Obituary: Lady Penelope Nairne

Penny Nairne, an extraordinarily energetic woman of her time and often ahead of

Penelope Nairne

Penelope Nairne

her time, has died aged 87. Penny was, amongst many other activities, a Church of England lay reader and trainer, living and working in Oxfordshire since 1981 and was also the founder and president of Oxford-Home-Start, The Bishop of Dorchester, the Right Reverend Colin Fletcher, has described Penny as “a person of deep and thoughtful faith, committed to her Lord, passionate about the life of the church in all its diversity”, and she was “a great enabler, encourager and example” .

She was the wife of Sir Patrick Nairne, who was the Master of St Catherine’s College, from 1981 to 1988, and who died in June 2013.

She was born in May 1927 in Nainital in India, where her father was a doctor in the Indian army, and had one younger sister, Johanna. During her teenage years the family lived in Oxford, in 24 Charlbury Road. Anne Spoke Simonds, who was her neighbour in those days, remembers the delightful afternoons they spent together at Dame’s Delight, the swimming pool in the river Cherwell.

She won a scholarship to read English at Lady Margaret Hall, and while she was there, she met Patrick Nairne, one of the cohort of men who had returned to their studies after fighting in WW2. They got married in 1948 and started their married life in a flat in Hammersmith. From 1953 they lived in a large ramshackle house in Surrey and, by the time she was 34, Penny was mother to six children.

She juggled her role as mother and wife with many other activities, such as Mother’s Union speaker, volunteer organiser for the WRVS and running a second hand clothing exchange in her own home. In 1978 she became licensed as a lay reader in the Church of England, following a four year, academic and practical training and joined the parish church team in Oxshott, Surrey. After she and Patrick moved to Oxford in 1981, she became a staff member of St Michael’s church, New Marston, where she started and co-edited the parish magazine, set up a youth group, and was fully involved in all aspects of pastoral care.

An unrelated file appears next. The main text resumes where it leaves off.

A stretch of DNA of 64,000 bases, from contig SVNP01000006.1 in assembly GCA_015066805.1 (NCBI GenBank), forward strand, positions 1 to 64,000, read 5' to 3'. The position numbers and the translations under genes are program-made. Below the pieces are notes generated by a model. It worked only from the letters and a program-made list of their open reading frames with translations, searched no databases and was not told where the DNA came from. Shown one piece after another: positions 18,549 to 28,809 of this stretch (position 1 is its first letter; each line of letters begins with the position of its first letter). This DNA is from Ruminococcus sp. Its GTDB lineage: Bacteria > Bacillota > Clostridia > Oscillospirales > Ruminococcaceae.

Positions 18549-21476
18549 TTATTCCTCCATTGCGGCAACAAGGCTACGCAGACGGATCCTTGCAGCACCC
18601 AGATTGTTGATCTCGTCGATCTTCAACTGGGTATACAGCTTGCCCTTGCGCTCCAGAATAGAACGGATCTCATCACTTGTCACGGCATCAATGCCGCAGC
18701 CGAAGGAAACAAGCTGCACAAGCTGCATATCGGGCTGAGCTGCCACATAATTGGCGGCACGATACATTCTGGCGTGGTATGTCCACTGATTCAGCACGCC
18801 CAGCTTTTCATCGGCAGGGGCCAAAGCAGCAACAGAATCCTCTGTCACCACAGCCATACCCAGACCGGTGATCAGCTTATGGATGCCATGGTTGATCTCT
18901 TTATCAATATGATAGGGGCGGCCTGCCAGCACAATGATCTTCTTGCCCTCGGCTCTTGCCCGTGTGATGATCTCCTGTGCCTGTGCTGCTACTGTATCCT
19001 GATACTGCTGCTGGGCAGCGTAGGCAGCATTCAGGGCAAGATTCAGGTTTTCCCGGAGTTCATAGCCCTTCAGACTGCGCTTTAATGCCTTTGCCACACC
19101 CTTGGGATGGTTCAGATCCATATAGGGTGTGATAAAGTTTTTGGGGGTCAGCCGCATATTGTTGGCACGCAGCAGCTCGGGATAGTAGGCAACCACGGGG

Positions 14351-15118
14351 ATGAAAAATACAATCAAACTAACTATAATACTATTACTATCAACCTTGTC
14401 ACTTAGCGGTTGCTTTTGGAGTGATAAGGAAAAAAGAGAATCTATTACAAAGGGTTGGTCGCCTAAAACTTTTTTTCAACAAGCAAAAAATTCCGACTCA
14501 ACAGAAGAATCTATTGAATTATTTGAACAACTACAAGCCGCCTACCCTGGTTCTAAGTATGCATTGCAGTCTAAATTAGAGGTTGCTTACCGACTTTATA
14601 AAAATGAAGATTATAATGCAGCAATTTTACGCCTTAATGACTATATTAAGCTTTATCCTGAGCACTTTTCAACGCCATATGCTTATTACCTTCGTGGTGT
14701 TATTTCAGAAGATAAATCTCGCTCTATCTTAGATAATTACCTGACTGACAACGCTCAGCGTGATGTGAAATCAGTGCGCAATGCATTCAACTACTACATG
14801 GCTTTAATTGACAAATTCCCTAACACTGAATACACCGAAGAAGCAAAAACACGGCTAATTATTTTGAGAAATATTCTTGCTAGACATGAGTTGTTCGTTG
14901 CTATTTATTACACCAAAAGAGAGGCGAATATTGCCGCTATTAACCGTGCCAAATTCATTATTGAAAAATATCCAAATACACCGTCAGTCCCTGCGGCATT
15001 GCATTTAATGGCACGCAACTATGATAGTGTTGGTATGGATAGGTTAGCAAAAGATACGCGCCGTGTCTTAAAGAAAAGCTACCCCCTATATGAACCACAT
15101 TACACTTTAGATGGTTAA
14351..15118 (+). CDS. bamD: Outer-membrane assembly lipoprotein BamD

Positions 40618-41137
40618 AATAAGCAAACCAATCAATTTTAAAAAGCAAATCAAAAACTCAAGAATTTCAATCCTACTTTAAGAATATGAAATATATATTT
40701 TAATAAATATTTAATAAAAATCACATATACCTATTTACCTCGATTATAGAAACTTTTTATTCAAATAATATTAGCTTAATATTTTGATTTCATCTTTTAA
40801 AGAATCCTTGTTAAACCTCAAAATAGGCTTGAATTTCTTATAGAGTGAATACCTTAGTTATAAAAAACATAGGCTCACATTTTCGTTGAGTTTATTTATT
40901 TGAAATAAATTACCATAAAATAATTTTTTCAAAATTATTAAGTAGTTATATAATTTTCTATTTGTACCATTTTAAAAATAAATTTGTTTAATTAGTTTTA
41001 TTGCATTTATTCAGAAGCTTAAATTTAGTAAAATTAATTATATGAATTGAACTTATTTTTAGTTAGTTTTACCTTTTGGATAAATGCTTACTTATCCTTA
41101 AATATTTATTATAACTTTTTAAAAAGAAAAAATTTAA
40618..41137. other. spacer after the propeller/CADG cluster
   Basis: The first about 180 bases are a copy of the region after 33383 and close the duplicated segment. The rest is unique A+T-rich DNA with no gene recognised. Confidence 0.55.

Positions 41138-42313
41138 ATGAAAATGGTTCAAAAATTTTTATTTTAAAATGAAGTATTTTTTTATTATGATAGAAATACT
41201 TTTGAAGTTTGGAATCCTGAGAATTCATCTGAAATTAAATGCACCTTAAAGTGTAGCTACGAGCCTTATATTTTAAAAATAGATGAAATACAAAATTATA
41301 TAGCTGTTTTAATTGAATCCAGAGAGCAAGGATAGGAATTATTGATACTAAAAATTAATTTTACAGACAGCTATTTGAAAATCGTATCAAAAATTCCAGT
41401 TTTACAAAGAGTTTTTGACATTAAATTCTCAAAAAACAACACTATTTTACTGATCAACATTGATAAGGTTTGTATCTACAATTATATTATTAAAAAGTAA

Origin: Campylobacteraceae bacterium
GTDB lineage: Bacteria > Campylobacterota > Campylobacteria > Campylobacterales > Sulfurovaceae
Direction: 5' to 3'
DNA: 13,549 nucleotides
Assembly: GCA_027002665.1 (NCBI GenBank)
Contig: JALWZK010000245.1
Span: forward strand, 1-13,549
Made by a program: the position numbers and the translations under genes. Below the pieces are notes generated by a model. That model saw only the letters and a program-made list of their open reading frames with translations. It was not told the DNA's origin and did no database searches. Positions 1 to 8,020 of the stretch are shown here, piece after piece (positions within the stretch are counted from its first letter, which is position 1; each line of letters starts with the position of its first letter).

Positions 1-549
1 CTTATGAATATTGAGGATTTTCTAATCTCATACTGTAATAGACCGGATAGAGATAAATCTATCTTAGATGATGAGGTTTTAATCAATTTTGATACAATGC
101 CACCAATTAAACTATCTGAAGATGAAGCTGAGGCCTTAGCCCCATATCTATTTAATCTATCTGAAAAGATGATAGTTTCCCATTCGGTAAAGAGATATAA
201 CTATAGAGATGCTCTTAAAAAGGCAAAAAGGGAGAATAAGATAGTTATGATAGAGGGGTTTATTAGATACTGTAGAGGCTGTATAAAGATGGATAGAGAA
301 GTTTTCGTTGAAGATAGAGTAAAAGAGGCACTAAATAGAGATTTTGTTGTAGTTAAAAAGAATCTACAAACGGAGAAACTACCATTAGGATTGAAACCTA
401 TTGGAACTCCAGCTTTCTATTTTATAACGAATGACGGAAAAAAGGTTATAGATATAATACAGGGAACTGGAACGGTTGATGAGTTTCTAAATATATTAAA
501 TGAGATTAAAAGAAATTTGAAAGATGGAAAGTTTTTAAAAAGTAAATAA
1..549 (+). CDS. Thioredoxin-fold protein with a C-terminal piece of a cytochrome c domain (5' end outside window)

During the time that Patrick was Master of St Catherine’s, from 1981-1988, she was much involved in the daily life of the college, hosting student lunches and attending college functions, but she also developed an astonishing breadth of activities of her own. One of these was to become the first chair of Oxford Home-Start, having previously been a trustee of the Home-Start Consultancy. Home-Start trains volunteers to support families with young children, a purpose which was dear to her heart.

From 1983 –1987, Penny was chair of the Advisory Council of BBC Radio Oxford. From 1987 onwards she started doing adult education work for the Oxford Diocese, training lay people in leadership, pastoral care and listening skills and designing and leading courses in parishes. Also during the 1980s, she became interested in the Movement for Ordination of Women, chaired the Oxford Diocesan branch of this movement, and from then on was a passionate and committed campaigner for women priests and bishops.

For many years from 1984, she was on the council of Wycliffe Hall theological college and contributed a great deal to its life. From 1993 she was a tutor for Westminster College in Pastoral Studies and Christian Ethics and she was also Chair of the Oxford Diocese FLAME (Family Life and Marriage Education) Group.

In 1988 she moved with Patrick to the village of Chilson, near Charlbury and joined the ministry team of St Mary’s Charlbury, where she is said to have “enabled many people to engage with theological and biblical issues in a new way.” Over the years she wrote hundreds of sermons and was known for the quality of her preaching, as well as for the way she encouraged and supported others. Her book “When I Needed a Neighbour – Enabling Pastoral Care in the Local Church” (Marshall Pickering, 1998) is still the benchmark for many across the Church of England.

Penny Nairne died peacefully on 23rd December in Witney Community Hospital, following a stroke. A funeral took place at Oxford Crematorium on 9th January and a thanksgiving service took place on 14th February at St Mary’s Church, Charlbury.

She is survived by her children, Kathy, Fiona, Sandy, James, Andrew, and Margaret, by her sister Johanna, and by 12 grandchildren.

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